The Weather Network – They run, climb, and chew, but have you heard of mice that jump?

They are small, lively and seem to make a good snack for a great blue heron.

The jumping rat is one of Alberta’s little-known species, according to Calgary naturalist Brian Keating, but he didn’t capture many of them on film.

But recently, photographer Susan Ingham — who owns Ingham Nature Photography Inc. A set of photos shows a mouse scurrying straight down the throat of a bird at Fish Creek Provincial Park in southern Calgary.

“She was really not sure what kind of rodent it was, and thought maybe it was a little intoxicating,” Keating said in her day’s interview. Homestretch.

He sent the photo to professional biologist Chris Fisher, who immediately wrote to say that its long tail and “long hind limbs and yellowish undersides indicate a hopping rat.”

Photo of a western hopping rat in Parkland, Alta, 2012 (Michael Patrick Marklevitz via CBC)


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Most often, we hear of the house mouse, the white-footed mouse and the meadow mouse, often called the field mouse, but there are many different types of rodents, says Keating.

During his time with the Canadian Wildlife Service in Saskatchewan, they would set up traps filled with peanut butter for small mammal studies.

“I was amazed by the diversity there,” he said. “Every morning was like Christmas with sometimes new species being discovered.”

According to the Alberta government, there are seven species of rats in the province and 12 species of rats, which are small rodents with very short tails, says Keating.

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He was also particularly interested in the kangaroo rat, a type of jumping rat intended for dune areas in the prairie, such as sites near the Canadian Forces base Suffield near Medicine Hat.

These recent photos indicate there are rats jumping around Calgary as well.

“It’s just a very cool concept and a recognizable rodent is rarely seen as it heads, head first, down the throat of a dangerous predator!”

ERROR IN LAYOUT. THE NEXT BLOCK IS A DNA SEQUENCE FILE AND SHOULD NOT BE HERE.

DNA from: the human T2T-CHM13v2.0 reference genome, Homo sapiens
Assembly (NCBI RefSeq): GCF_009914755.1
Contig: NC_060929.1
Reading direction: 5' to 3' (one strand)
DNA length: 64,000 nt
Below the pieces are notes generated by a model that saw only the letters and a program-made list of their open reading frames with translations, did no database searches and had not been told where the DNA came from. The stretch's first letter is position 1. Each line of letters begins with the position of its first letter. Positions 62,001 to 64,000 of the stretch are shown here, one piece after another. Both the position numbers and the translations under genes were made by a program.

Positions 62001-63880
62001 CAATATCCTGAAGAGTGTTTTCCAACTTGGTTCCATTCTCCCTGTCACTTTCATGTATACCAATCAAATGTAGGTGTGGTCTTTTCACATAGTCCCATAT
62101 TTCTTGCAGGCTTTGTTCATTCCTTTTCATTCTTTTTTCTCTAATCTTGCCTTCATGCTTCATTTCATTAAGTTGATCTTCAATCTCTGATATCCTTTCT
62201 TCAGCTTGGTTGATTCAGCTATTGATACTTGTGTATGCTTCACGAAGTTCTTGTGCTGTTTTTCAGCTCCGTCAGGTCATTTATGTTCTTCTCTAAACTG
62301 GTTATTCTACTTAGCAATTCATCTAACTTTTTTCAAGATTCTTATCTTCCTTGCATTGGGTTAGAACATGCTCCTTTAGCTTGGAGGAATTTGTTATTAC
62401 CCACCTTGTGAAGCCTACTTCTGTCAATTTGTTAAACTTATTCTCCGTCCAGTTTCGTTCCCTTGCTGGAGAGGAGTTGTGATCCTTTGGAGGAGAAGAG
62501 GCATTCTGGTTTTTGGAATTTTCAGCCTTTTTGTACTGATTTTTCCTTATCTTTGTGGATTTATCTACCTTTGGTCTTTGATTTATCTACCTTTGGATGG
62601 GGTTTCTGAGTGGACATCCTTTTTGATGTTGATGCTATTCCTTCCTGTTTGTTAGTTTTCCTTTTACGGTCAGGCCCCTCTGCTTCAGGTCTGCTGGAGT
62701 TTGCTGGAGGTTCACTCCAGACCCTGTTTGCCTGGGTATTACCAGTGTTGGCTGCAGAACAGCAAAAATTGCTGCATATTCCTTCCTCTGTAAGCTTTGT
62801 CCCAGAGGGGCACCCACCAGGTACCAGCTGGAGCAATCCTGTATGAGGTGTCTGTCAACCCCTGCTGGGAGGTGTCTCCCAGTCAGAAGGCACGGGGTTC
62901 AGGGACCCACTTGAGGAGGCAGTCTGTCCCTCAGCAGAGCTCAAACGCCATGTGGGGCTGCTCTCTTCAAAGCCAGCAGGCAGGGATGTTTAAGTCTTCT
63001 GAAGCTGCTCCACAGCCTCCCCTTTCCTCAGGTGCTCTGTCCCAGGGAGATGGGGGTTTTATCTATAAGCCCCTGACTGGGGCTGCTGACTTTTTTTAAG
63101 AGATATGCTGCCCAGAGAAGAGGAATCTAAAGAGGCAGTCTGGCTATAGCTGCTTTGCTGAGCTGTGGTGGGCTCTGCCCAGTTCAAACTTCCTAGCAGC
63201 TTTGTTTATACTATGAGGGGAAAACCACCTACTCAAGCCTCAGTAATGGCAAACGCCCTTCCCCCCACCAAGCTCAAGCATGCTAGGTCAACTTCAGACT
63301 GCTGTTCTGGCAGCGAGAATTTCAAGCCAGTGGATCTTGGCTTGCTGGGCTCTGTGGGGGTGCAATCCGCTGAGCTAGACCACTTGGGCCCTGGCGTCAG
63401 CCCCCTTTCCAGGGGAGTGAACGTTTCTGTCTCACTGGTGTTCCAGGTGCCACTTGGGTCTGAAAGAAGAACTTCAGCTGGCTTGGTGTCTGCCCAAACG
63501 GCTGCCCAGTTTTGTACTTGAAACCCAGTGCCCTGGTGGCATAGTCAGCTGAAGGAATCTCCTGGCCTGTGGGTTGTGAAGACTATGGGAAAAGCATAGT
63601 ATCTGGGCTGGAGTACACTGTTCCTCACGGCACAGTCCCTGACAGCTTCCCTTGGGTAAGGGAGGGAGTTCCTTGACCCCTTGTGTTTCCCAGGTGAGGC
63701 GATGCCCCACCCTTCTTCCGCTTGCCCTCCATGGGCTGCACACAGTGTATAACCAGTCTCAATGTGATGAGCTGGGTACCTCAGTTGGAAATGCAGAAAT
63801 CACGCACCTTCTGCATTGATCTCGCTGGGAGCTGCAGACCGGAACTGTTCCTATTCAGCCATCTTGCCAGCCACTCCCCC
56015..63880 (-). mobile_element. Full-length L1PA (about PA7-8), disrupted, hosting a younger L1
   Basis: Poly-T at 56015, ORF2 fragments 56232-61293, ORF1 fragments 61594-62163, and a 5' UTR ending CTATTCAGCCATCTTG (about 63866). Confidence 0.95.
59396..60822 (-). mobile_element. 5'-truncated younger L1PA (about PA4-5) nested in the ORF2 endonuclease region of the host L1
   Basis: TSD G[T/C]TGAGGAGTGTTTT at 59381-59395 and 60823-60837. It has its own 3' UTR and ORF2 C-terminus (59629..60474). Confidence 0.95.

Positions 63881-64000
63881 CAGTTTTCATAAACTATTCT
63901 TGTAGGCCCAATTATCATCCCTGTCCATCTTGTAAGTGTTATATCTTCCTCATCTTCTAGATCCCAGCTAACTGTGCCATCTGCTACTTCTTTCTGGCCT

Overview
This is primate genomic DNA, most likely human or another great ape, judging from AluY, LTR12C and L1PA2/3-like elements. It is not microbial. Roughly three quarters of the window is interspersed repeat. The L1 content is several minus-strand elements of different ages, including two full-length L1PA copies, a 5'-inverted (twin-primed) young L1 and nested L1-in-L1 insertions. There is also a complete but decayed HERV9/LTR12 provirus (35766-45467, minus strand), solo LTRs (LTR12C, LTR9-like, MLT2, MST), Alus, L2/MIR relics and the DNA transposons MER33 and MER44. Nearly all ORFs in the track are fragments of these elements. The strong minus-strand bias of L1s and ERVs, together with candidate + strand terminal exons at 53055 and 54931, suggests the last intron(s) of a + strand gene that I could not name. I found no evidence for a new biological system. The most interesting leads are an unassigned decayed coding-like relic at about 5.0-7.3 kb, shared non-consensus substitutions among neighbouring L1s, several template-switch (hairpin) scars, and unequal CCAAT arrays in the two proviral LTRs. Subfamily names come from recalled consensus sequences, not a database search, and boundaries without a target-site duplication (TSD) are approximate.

Why mice jump In the case of a kangaroo, Keating says that jumping is actually a very effective way to travel through sandy environments.

“If you look at real kangaroos in Australia, studies have shown that their coiled jump actually takes less energy for the distance traveled,” he said.

“It generates less heat for the muscles, which is a good adaptation when you think about it in an environment that has limited water and is often hot.”

Hopping mice are also found in wet and marshy areas, where hopping would also be an effective way to get around, says Keating.

There are two types of hopping rats most common in Alberta: the meadow hopping rat, found in the northern part of the province, and the western hopping rat, found in the southern part.

They can jump about two feet in height and one foot in height.

“Their usual jump looks like a jumping frog,” Keating said.


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The rodents typically spend about nine months hibernating, and emerge in late May after losing nearly 25 percent of their body weight.

Females have a gestation period of 19 days before giving birth to up to nine young.

It becomes a potential meal for herons, because the birds are “opportunistic hunters,” Keating says, and will eat anything they can swallow, including fish, frogs, reptiles, small mammals, insects, and other birds.

“They grab smaller prey with their powerful lower jaw and can also use their dagger-like bills to snare larger fish,” he said.

“They have highly specialized elongated vertebrae in their neck that enable them to strike prey with a remarkable amount of force.”

If jumping rats aren’t eaten, Keating says, they live up to four years.

“How very exciting to find out that here in Calgary, and all over Alberta, there is another kind of jumping rat out there.”

This article was originally Posted by CBC News on September 14th.